Awakening groups / Sahwa (Iraq)

Country: Iraq
Details of Formation: Sunni tribal chiefs organized their youths in Sahwa militias, supported financially by the US (International Crisis Group 2016). Since 2003, several Sunni Arab tribes had been in conflict with al-Qaeda. In late 2005 they began cooperating with the US. This cooperation was formalized in September 2006. In early November 2008 the Sahwa were turned over to the Iraqi authorities (Benraad 2011), becoming pro-government according to the PGMD definition. A news source from 2009 reports that the turnover of responsibilities was completed.
Details of Termination: After the US troop withdrawal in late 2011, the group was not mentioned until 2014. It is likely that it ceased to be a PGM during 2012-2013, as the Iraqi government seems to have supported the outfit primarily because of US pressure. The government had tried repeatedly to discourage membership in the Sahwa, and many turned their back to the government (Benraad 2011). Many former Sahwa fighters had then allied with the IS (Ahram 2015). In 2014, Sahwa leader Abu Richa, who had previously defected, realigned with the government in order to fight the Islamic State. The new Prime Minister Haidar al-Abadi supported the Sahwa.
Purpose: The main purpose of the group is to provide security and reduce overall violence levels, which implied fighting al Qaeda and later IS. From 2007 to 2008, they were considered very successful in reducing violence (Benraad 2011). They were also considered being a counterbalance to the Shi’i-dominated forces of the Interior ministry and its allies. The government and the Coalition forces allied with the tribes because it was cheaper and more effective to buy them than to fight them (Ahram 2015).
Organisation: Upon foundation, the Sahwa were linked to the US military who financed Sunni tribal chiefs, who in turn organized their youths into militias (ICG 2016). Sahwa Tribes were allowed to implement tribal law dominion and act as mediator between the people and the state (Ahram 2015). In early November 2008, the Sahwa were transferred to Iraqi authority. Prime Minister al-Maliki promised to integrate some of the Sahwa forces into a state apparatus, but he did not fully comply with this promise. The tribes participating in the Awakening had never been unified and local outfits had been very diverse (Benraad 2011). The tribes were not allowed to conduct offensive movements and were subordinated to Iraqi and Coalition forces (Ahmed 2008). One news source from early 2012 mentions that the group was linked to the Defense Ministry. Its leader is Sheikh Abdul Sattar Abu Risha. As of 2014, the new prime minister Haider al-Abadi was planning to rebuild the Sahwa into a national guard, but the law had not yet been passed by parliament until end of 2014.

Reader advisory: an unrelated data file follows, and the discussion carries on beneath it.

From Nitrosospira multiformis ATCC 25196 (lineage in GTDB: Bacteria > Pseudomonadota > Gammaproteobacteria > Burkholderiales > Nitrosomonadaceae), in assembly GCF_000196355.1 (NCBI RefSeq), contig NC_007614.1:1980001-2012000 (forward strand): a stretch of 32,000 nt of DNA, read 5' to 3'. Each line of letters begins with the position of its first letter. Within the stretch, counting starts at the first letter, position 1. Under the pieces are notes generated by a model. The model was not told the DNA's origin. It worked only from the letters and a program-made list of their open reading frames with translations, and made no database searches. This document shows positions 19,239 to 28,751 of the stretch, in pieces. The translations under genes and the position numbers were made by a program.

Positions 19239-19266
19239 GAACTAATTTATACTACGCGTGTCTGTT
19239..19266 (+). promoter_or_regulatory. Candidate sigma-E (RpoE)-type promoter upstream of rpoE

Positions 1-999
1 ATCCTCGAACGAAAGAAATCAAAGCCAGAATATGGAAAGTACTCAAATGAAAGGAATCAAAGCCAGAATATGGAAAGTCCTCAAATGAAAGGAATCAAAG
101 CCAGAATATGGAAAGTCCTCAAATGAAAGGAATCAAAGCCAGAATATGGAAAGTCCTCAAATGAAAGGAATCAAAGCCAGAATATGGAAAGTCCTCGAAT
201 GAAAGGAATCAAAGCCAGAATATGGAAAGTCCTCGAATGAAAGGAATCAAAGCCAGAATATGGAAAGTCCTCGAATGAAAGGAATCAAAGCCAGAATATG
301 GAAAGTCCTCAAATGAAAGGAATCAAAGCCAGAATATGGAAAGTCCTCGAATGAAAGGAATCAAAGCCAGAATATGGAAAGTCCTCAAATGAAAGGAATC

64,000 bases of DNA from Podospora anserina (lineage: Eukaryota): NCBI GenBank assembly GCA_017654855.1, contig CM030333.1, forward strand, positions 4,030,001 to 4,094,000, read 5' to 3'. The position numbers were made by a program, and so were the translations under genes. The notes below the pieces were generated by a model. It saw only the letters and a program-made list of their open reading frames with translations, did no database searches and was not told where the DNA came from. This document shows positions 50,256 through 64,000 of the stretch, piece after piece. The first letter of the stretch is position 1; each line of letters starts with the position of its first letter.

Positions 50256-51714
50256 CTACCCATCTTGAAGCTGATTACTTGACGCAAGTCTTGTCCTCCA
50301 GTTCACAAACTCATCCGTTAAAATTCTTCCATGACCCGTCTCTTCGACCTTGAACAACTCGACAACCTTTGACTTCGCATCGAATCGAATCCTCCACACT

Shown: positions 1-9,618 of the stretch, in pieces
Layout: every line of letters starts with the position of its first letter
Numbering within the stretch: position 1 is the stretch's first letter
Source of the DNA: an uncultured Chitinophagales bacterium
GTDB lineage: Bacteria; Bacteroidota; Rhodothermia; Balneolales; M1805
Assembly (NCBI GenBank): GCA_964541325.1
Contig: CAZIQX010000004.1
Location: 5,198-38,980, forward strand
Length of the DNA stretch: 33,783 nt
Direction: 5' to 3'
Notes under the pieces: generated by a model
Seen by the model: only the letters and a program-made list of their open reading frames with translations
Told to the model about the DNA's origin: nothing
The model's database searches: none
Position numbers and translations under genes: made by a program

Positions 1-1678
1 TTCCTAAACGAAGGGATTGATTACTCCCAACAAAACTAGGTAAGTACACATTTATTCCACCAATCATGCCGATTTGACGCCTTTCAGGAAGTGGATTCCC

Weapons and Training: The Sahwa tribes received arms and training from the US forces (Benraad 2007). They also received arms and ammunition form the Iraqi government in 2014. Minister of Defense Sa’adon ad-Dulaymi, who himself is a leader of one of Iraq’s largest tribes, funneled weapons to tribal Sahwa (Ahram 2015).
Size: After one year, the number of Sahwa increased to 80,000 members. Since 2009, thousands defected and rejoined al-Qaeda, fearing the jihadists’ intimidations and threats. As of 2010, there were 94,000 Sahwa members (Benraad 2011). News sources give different numbers: In 2007 there were 72,000 members and only 49,000 in 2009. Another account says in 2008 there were 80,000 members (Ahmed 2008). By 2012, numbers had decreased to 30,000. Two news sources say that at its peak, around 2006, there were up to 100,000 fighters.
Reason for Membership: Tribes initially allied with the US forces, because they saw an opportunity to obtain arms, training and alternative funding, which they could use to expel al-Qaeda, which had captured the Anbar tribes’ key resources. They were driven by economic motives, if not opportunism, of its members and not because of any tribal patriotism against al-Qaeda (Benraad 2011). A news source mentions that after a tribal leader was killed in summer 2006, 15 Ramadi sheiks formed a Sahwa for survival, demanding protection against al-Qaeda in return for providing policing. Members were promised a salary, which was paid only irregularly (Benraad 2011). Another news source reports that members were paid $300 a month, which was much less than the salary of soldiers or police.
Treatment of Civilians: --
Other Information: The group is coded interrupted. It was a PGM between November 2008 and December 2011, and again from 2014 onwards. The PGM is also referred to as “Awakening Councils” and known as “Sons of Iraq” or "Concerned Local Citizens" (Benraad 2011).
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